The folly of sin is when we flee from security in search of security. We run away from what’s good and justify it as the search for good. It’s a daily universal pattern. Sometimes this pattern becomes even more clear than usual.

Earlier this year there was big news for the customers of Ashley Madison – their personal details had been hacked and published on the internet.

This would be poor form for any online business, but was more nerve-jangling for these clients since Ashley Madison exists entirely to promote infidelity and sexual unfaithfulness. Who cares about credit card details once the whole world knows your secrets?

The irony of this hack is that it was a security breach of the company whose business model was to breach security.

Ashley Madison promote married dating (ie, cheating). They target people who have made promises to a partner, people who have also heard promises from their spouse.

Of course no marriage is perfect. Yet it’s wonderful that men and women seriously promise each other the security of life-long commitment, “until death.” That’s a basis for security!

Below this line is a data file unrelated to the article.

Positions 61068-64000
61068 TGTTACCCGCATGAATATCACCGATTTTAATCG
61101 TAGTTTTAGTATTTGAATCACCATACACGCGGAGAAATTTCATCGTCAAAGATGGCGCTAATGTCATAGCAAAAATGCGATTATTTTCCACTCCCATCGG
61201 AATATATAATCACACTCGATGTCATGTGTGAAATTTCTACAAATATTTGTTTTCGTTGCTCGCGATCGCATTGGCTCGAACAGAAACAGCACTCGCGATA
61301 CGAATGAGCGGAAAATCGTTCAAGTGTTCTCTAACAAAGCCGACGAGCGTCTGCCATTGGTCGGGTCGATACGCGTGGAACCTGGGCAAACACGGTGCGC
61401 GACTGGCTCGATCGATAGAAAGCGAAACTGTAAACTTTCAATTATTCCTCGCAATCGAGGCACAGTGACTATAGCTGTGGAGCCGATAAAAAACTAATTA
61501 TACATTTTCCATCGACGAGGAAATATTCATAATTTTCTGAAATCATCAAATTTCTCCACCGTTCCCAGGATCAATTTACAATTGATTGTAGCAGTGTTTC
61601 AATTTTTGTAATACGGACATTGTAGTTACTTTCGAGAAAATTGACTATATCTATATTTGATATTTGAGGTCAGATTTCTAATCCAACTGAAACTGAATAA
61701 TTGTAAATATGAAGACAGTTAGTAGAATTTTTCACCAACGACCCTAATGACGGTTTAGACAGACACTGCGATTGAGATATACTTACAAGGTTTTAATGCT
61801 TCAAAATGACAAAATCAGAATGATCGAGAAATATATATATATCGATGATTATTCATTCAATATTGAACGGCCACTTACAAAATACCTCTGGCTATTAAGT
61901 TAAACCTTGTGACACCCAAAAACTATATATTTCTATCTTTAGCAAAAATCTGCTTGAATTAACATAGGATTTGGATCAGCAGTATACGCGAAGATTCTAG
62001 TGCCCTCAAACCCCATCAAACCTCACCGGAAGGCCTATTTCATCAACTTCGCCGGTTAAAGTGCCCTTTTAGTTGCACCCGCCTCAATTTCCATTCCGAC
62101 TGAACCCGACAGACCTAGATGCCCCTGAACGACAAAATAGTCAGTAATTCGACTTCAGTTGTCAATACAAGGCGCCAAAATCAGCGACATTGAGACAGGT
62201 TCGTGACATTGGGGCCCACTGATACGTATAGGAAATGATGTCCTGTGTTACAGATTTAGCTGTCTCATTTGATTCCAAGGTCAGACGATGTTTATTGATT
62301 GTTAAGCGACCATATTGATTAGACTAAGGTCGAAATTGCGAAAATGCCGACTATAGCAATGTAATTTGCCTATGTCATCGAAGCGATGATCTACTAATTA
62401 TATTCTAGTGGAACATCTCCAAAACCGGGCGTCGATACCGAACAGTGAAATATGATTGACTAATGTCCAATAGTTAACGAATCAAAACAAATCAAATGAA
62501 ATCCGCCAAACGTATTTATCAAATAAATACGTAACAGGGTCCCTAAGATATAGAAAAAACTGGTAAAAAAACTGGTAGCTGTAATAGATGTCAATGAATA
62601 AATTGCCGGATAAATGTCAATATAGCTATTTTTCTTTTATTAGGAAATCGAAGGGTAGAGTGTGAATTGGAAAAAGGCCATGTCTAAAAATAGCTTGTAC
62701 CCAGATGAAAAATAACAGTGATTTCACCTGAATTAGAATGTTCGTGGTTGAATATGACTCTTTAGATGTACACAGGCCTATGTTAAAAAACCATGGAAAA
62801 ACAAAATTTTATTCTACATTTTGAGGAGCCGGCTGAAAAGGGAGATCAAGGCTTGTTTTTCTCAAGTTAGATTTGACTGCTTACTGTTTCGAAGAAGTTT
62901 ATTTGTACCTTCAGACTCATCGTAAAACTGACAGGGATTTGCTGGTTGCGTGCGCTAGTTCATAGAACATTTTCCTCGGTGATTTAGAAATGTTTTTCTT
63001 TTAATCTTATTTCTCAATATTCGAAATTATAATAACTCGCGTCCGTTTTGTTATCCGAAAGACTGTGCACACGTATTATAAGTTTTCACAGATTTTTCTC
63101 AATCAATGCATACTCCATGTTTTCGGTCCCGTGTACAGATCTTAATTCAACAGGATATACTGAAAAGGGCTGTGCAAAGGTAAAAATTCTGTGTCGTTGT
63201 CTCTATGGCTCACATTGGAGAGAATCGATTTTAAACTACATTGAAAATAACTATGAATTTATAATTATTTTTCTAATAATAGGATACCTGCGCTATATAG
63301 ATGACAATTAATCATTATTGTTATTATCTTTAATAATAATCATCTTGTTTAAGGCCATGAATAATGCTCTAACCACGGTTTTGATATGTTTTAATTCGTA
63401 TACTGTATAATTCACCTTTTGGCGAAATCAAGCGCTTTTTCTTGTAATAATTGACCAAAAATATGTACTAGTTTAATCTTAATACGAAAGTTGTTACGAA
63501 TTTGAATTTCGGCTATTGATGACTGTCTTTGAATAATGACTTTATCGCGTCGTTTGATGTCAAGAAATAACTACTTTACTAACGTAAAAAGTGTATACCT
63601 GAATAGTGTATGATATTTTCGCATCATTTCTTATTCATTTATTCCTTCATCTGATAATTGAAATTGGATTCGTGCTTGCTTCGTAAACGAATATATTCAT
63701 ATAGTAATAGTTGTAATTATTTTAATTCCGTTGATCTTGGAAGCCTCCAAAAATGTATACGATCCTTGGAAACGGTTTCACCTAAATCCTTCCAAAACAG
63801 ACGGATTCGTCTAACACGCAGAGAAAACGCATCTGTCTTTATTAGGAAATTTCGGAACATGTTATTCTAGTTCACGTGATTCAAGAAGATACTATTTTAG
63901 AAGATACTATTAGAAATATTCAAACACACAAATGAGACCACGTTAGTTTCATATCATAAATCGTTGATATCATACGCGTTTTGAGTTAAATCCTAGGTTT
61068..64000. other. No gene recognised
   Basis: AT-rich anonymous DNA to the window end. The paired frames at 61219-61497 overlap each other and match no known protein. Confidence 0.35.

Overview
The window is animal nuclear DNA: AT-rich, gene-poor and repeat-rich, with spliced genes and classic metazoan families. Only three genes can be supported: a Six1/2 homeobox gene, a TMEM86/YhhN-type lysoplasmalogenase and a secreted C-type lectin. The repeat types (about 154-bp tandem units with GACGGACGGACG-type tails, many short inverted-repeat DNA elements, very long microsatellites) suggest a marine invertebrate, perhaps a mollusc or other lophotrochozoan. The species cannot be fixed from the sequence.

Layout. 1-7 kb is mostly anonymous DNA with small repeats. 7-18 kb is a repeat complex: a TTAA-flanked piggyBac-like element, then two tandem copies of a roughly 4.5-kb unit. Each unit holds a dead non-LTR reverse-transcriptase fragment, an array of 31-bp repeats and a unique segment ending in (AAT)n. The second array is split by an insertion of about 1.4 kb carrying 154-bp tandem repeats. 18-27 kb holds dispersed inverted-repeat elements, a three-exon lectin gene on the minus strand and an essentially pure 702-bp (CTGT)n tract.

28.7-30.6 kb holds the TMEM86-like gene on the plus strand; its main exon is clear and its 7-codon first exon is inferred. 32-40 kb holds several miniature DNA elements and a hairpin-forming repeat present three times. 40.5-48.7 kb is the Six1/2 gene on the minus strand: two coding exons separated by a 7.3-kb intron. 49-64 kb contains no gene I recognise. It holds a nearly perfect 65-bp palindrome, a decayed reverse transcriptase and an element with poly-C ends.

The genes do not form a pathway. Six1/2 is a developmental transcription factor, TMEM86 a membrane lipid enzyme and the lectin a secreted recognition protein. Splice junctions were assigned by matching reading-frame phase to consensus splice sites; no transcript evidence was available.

But at some stage the clients of the Adultery Madison Ashley Madison opted for the fragile security of an on-line business. “Oh look”, they might have thought, “they have secure socket layer security. I will definitely trust that!”

And so the potential adulterer says farewell to the security of a spousal promise, and entrusts privacy to the security of the internet. Dumb choice.

That is like sin in the heart of every person. Just as in the Garden of Eden, where the man and woman lost the whole garden because they opted instead for the one banned fruit.

Or, in the Lord’s words through his prophet, “my people have forsaken me, the fountain of living waters, and hewed out broken cisterns that can hold no water” (Jeremiah 2:13).

The folly of sin: we run away from what we really want, under the impression that we will find what we want.

So Ashley Madison is a jolt to all of us, not only the individuals named.

  • It’s time to turn back from seeking good things in bad places.
    Repent of the adultery sites, of ‘financial security’, of looking as good as whitewashed tombs.